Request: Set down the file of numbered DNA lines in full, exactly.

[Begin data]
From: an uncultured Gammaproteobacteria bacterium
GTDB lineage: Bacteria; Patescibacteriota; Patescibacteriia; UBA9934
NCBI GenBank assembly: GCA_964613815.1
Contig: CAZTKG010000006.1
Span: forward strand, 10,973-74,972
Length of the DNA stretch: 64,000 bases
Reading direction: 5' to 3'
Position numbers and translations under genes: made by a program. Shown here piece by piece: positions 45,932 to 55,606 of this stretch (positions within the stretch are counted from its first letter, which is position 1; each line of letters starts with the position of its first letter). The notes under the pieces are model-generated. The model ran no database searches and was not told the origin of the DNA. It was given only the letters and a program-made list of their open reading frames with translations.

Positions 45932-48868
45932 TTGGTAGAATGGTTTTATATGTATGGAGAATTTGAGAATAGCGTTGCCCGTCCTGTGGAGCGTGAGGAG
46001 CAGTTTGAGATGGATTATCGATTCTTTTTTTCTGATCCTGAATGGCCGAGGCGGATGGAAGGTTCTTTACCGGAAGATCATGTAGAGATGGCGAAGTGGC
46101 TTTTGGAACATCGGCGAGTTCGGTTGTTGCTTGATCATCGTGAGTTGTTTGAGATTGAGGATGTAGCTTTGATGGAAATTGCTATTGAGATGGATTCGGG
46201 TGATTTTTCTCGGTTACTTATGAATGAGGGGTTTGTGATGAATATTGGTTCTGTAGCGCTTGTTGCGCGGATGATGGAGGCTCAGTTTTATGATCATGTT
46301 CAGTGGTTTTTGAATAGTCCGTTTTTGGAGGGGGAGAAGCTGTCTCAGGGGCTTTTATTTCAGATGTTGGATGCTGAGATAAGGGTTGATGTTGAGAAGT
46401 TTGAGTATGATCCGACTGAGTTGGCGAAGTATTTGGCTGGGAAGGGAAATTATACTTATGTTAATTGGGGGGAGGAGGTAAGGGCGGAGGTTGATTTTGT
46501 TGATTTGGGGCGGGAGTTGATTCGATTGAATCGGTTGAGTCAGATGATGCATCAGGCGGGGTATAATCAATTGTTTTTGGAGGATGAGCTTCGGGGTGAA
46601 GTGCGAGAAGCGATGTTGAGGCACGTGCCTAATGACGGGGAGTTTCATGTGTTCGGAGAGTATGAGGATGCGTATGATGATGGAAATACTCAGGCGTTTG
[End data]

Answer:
From: an uncultured Gammaproteobacteria bacterium
GTDB lineage: Bacteria; Patescibacteriota; Patescibacteriia; UBA9934
NCBI GenBank assembly: GCA_964613815.1
Contig: CAZTKG010000006.1
Span: forward strand, 10,973-74,972
Length of the DNA stretch: 64,000 bases
Reading direction: 5' to 3'
Position numbers and translations under genes: made by a program. Shown here piece by piece: positions 45,932 to 55,606 of this stretch (positions within the stretch are counted from its first letter, which is position 1; each line of letters starts with the position of its first letter). The notes under the pieces are model-generated. The model ran no database searches and was not told the origin of the DNA. It was given only the letters and a program-made list of their open reading frames with translations.

Positions 45932-48868
45932 TTGGTAGAATGGTTTTATATGTATGGAGAATTTGAGAATAGCGTTGCCCGTCCTGTGGAGCGTGAGGAG
46001 CAGTTTGAGATGGATTATCGATTCTTTTTTTCTGATCCTGAATGGCCGAGGCGGATGGAAGGTTCTTTACCGGAAGATCATGTAGAGATGGCGAAGTGGC
46101 TTTTGGAACATCGGCGAGTTCGGTTGTTGCTTGATCATCGTGAGTTGTTTGAGATTGAGGATGTAGCTTTGATGGAAATTGCTATTGAGATGGATTCGGG
46201 TGATTTTTCTCGGTTACTTATGAATGAGGGGTTTGTGATGAATATTGGTTCTGTAGCGCTTGTTGCGCGGATGATGGAGGCTCAGTTTTATGATCATGTT
46301 CAGTGGTTTTTGAATAGTCCGTTTTTGGAGGGGGAGAAGCTGTCTCAGGGGCTTTTATTTCAGATGTTGGATGCTGAGATAAGGGTTGATGTTGAGAAGT
46401 TTGAGTATGATCCGACTGAGTTGGCGAAGTATTTGGCTGGGAAGGGAAATTATACTTATGTTAATTGGGGGGAGGAGGTAAGGGCGGAGGTTGATTTTGT
46501 TGATTTGGGGCGGGAGTTGATTCGATTGAATCGGTTGAGTCAGATGATGCATCAGGCGGGGTATAATCAATTGTTTTTGGAGGATGAGCTTCGGGGTGAA
46601 GTGCGAGAAGCGATGTTGAGGCACGTGCCTAATGACGGGGAGTTTCATGTGTTCGGAGAGTATGAGGATGCGTATGATGATGGAAATACTCAGGCGTTTG